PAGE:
Discovery House plans to open a medically assisted substance use disorder treatment clinic at 14 Edison Drive in Augusta. The city’s Planning Board unanimously approved the proposal Tuesday. Joe Phelan/Kennebec Journal

AUGUSTA — A medical clinic that will treat people in recovery from opioid addiction with both counseling and suboxone or methadone doses onsite was unanimously approved Tuesday by the Planning Board.

The proposed Acadia Healthcare Treatment Center will be located in an existing building at 14 Edison Drive, where it will share a driveway with a Days Inn hotel and several other businesses.

Acadia Healthcare runs 157 comprehensive treatment centers across 39 states, including six in Maine. Adrienne Sass, the group’s regional director, said Acadia Healthcare decided to open a location in Augusta because it currently serves about 180 patients from the capital area at its other clinics in Waterville and South Portland.

She said that’s a long commute “and we are looking to reduce access barriers to treatment, which is why we’re looking in this area.”

Sass said the facility would have controlled substances onsite — suboxone and methadone — that some patients would receive doses of to reduce their cravings for opioids and help prevent withdrawal symptoms.

“We do have controlled substances onsite, so I just want to point that out and let you know we have very stringent policies, guidelines and procedures,” Sass said at a Planning Board meeting Tuesday night. “We are regulated by state government, the federal government and DEA. Everything is at least triple-locked. So all medication is stored in an alarmed, locked safe, which is stored in an alarmed, locked dispensary, which is in an alarmed, locked building.”


Two people spoke in opposition to the clinic, which was approved by the board as a conditional use in the regional business zoning district.

One critic, Peter Morris, co-founder and chief executive officer of Everest Recovery, said he doesn’t think the need is there for an additional, competing clinic. Morris opened a clinic offering similar services 1.4 miles up Western Avenue from Edison Drive, at 16 Association Drive in Manchester.

“We opened Aug.14, so I certainly feel the need is being met by a program that offers the exact same service,” said Morris, whose clinic currently treats about 75 patients. “The population in the Kennebec area, 180 patients, with two clinics splitting those up, as a business model kind of doesn’t make sense.”

Bob Corey, chairman of the board, noted whether there is already a competing business in an area is not at all part of the criteria board members review when considering proposals. He welcomed the treatment offered by both clinics.

“I’m very happy to see you come to Augusta, here in the state, you’re presenting some very much-needed stuff,” Corey said. “I’m also happy (Morris) is opening up his place down the road. I think there is more than enough room for two locations. This is serious enough of a thing that’s happening, not only in Maine, but all across the United States.”

Sam Oppenheim, a financial advisor with an office at 378 Western Ave., in front of Margarita’s restaurant and about 600 feet away from the proposed clinic’s entrance, said he thinks substance abuse treatment facilities are incredibly important and needed across the country and in the community to help fight the drug epidemic. But he expressed worry the clinic’s proximity to his office could prompt concerns from some of his clients.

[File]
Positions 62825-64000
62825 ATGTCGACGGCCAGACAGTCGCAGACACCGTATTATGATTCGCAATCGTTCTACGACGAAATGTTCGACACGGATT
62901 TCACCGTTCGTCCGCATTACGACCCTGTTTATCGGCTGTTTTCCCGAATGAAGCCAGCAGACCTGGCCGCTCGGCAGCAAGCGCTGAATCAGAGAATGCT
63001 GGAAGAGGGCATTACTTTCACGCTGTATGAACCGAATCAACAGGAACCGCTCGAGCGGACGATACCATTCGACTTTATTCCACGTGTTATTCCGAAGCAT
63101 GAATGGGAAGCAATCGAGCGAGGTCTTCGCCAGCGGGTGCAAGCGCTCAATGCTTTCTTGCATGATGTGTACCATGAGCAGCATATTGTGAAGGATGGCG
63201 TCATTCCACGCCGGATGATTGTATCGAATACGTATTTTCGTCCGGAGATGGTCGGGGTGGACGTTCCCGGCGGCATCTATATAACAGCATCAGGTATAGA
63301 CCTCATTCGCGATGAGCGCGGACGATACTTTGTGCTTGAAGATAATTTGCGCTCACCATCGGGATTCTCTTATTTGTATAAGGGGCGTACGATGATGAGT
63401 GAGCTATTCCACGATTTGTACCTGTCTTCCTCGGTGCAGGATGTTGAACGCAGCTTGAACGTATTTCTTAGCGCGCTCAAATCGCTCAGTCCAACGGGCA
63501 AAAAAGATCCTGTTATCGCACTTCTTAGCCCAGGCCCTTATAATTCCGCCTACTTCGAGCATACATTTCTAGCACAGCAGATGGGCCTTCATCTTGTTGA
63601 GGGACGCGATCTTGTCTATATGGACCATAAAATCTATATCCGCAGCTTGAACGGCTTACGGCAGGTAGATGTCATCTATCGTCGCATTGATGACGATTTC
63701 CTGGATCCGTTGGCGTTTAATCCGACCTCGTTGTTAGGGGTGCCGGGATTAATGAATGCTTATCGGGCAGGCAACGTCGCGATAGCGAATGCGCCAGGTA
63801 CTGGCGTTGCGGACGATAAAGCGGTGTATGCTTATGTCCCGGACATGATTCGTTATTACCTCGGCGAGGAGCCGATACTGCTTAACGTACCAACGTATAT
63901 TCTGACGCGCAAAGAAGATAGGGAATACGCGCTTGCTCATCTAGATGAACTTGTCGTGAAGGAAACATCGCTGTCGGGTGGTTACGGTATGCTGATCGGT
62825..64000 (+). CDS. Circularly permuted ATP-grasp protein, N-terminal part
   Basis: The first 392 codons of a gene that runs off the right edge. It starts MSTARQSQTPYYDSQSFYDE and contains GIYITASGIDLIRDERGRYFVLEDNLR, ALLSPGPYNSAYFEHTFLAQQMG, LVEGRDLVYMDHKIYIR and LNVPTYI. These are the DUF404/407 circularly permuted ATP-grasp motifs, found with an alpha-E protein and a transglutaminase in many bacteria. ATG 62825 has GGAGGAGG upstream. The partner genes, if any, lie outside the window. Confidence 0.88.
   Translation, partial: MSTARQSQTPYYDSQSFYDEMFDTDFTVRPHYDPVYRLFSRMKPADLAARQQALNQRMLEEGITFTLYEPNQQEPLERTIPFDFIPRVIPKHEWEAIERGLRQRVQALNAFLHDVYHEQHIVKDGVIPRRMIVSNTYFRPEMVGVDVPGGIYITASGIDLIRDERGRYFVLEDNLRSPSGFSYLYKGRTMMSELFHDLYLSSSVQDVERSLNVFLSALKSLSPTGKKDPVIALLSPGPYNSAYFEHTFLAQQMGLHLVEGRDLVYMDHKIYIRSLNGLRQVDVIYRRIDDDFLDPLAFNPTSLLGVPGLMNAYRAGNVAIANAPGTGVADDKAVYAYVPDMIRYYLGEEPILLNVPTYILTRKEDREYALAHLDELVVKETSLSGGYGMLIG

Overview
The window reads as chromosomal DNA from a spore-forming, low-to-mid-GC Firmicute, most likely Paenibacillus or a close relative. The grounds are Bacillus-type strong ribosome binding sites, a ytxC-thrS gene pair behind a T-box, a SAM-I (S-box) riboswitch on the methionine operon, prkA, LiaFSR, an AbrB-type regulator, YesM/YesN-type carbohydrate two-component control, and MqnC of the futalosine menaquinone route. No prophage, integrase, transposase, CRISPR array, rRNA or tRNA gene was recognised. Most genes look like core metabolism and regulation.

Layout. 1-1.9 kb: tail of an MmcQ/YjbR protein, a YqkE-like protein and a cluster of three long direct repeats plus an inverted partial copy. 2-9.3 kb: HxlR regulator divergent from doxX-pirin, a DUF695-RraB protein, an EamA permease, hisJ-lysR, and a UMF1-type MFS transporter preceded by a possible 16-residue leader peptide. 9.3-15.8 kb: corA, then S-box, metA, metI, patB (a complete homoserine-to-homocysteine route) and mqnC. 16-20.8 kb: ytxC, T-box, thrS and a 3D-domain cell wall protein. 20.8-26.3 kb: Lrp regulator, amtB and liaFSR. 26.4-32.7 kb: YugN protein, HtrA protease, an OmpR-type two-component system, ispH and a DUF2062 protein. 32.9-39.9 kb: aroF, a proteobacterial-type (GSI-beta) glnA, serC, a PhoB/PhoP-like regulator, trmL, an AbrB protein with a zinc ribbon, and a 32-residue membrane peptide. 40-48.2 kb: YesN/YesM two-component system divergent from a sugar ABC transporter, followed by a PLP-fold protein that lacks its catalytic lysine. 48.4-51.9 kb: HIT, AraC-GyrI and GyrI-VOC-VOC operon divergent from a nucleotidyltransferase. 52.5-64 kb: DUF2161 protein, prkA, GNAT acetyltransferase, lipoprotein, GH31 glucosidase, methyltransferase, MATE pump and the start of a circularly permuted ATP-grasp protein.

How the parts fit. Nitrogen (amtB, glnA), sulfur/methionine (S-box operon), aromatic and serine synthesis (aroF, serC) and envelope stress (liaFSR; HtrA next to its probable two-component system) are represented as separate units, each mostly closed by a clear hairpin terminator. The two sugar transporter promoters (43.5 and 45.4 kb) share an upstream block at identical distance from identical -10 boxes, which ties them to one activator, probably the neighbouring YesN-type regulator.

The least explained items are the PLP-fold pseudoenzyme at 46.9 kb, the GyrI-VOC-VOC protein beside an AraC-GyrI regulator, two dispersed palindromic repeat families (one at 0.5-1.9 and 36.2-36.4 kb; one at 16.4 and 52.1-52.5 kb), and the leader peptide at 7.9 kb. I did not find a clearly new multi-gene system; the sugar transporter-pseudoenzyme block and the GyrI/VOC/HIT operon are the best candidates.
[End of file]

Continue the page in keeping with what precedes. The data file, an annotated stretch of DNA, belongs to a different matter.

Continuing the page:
“I believe I have several clients who may have concerns about coming to visit me with this facility about 150 yards away,” Oppenheim said. “We’re already having issues with finding beer bottles, empty liquor bottles and hypodermic needles on our property, often on a weekly basis. Recently we’re having an issue with mentally ill and unhoused people coming in to use our bathroom, which we don’t have an issue with, but they often yell at us, and themselves, before they leave. We have four years left on our lease and while we do love the area and the community we’re serving, I’m concerned this could potentially cause us to lose clients and impact our future in this building.”

Board member Cathy Cobb said people who are unhoused or who may be abusing drugs in the area are “obviously not folks who are seeking treatment. And I’m a little uncomfortable lumping people receiving treatment — who are in a very structured, gold-standard treatment program — with people who are homeless or using hypodermic needles, who could be leaving the restaurant.”

Board members approved the clinic’s application unanimously, after about 45 minutes.

“I am happy that more treatment would be coming,” said Emily Theriault, board member. “Whether it’s not just folks from Augusta, it’s the greater central Maine area, or whoever that might commute to this business. Thank you for your proposal.”

Sass said some patients will come to the site for a dose of medication seven days a week. Patients also undergo counseling, both in person and over the telephone. The clinic will operate from 6 a.m. to 2 p.m. and Sass said its peak time with the most patient visits will be from 7 a.m. to 9 a.m.

In an unrelated proposal, Gov. Janet Mills announced Monday the state will provide $2 million to create and operate an overnight and walk-in facility, including 10 detox beds, in Kennebec County where people can get help with substance use disorder.

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